Grader Requests by Instructors

Instructional Director handles grader requests at the beginning of each semester.

Here are the steps for faculty and instructors:

1. email Instructional Director to ask for requests
2. supply-course, justification
3. an email request will be sent to Brian B, wait for approval
4. ask grad students who wants to take assignments (helps to have ideas from instructors)
5. check assignments with instructors
6. assign graders, working with Denise

Information Provided by the L&S Assistant Dean

The following guidelines are intended to provide departments with assistance in evaluating department-level requests for reader/grader assistance. These criteria are also used at the College level in evaluating departmental requests for single or multiple course support.

1. Reader/grader assistance is intended to provide faculty members and instructional academic staff with assistance in the grading of problem sets, exams, homework, papers, and projects, but is NOT intended to relieve faculty members of their overall grading responsibility for the course. We expect faculty and instructional academic staff to play an active role in grading student coursework.
2. Course enrollment and/or the nature of the course should justify the need for grading assistance. While reader/graders are often needed in relatively small enrollment courses that are homework intensive, other types of courses should have a substantial enrollment (normally at least 40 students) before reader assistance is considered. The overall instructional assignments of the instructor for the particular semester should also be considered.
3. The reader/grader cannot be a currently registered student in the course for which the grading is done.
4. Graduate assistant readers/graders should NOT be grading the research papers of their fellow graduate students. While it may be appropriate for one graduate student to evaluate certain types of work (e.g., routine homework, statistical problem sets) done by another graduate student, the instructor in charge of the course should take on any grading duties connected with graduate-level work, which is directly related to the discipline.
5. In the relatively rare instances in which a reader/grader is needed in a course that also employs teaching assistants, it is important to distinguish carefully between what the TA is expected to do and what the reader/grader is expected to do. For example, an hourly reader/grader might be asked to grade short answer questions while the TA would be expected to evaluate essay questions or the reader/grader would be expected to evaluate routine homework while the TA is expected to evaluate semester-long projects.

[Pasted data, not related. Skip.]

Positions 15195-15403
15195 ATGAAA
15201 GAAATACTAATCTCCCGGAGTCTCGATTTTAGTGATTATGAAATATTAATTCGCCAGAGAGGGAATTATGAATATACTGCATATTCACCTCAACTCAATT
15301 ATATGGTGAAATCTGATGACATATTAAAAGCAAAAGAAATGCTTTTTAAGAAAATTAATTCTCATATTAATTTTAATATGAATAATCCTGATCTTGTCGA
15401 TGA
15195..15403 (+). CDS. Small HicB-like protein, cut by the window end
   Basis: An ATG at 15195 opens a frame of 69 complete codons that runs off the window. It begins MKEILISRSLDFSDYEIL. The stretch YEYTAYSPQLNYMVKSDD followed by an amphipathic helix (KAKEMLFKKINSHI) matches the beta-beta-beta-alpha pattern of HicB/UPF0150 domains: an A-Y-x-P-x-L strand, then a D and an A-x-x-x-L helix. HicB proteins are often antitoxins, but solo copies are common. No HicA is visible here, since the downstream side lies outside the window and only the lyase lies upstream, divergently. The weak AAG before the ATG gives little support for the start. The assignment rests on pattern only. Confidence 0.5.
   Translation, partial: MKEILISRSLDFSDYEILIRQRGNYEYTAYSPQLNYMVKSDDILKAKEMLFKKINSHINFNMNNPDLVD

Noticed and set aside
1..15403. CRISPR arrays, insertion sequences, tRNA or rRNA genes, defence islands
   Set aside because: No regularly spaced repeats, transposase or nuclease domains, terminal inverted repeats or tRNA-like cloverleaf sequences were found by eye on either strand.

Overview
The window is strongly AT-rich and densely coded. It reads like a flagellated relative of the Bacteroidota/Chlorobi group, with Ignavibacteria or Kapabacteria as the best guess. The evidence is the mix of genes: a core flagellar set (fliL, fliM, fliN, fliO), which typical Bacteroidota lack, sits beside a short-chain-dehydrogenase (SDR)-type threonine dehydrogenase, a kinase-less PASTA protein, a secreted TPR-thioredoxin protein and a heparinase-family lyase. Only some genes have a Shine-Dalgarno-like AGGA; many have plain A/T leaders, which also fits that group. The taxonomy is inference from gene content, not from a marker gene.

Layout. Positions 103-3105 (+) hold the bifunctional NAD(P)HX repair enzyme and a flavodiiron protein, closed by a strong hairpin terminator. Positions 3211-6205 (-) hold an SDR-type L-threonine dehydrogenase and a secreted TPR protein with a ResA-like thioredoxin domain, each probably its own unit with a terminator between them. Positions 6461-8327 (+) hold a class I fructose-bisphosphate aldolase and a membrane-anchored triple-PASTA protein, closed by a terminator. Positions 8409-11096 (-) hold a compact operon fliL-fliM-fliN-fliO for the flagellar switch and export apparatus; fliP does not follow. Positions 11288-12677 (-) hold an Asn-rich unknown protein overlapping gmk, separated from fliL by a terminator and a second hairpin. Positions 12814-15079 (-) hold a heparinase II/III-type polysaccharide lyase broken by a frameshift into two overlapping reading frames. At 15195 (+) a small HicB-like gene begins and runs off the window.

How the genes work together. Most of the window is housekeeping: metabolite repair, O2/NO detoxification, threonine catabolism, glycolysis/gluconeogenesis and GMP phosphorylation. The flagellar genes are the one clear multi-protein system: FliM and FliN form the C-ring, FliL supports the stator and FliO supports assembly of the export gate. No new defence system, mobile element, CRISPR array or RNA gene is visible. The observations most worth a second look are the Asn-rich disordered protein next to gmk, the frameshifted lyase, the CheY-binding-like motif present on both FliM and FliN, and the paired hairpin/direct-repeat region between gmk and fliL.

6. Any discussion with students or office hours held by the reader/grader are to be limited strictly to questions about the grading; the reader/grader should not be expected to provide general course instruction or guidance to students.
7. Lecture attendance: The College does not have funding to routinely cover lecture attendance on the part of hourly readers/graders. Generally speaking, graduate students asked to serve in the role of reader/grader should be expected to have the disciplinary expertise necessary to perform grading duties under the guidance of the instructor, with the level of guidance somewhat higher when a graduate student's background in the area is not extensive. There may be exceptions to this in unusual cases; for example, when a new faculty member teaches a new course for which none of the department's graduate students can be expected to have the necessary background or when a highly interdisciplinary course is taught and there is no corresponding interdisciplinary graduate program in which a graduate student could have gained the requisite background for the breadth of topics to be covered.

Hourly project assistant reader/graders, as all project assistants, are expected to be graduate students enrolled for at least six credits or three dissertator credits unless the department has approved a request for an exception.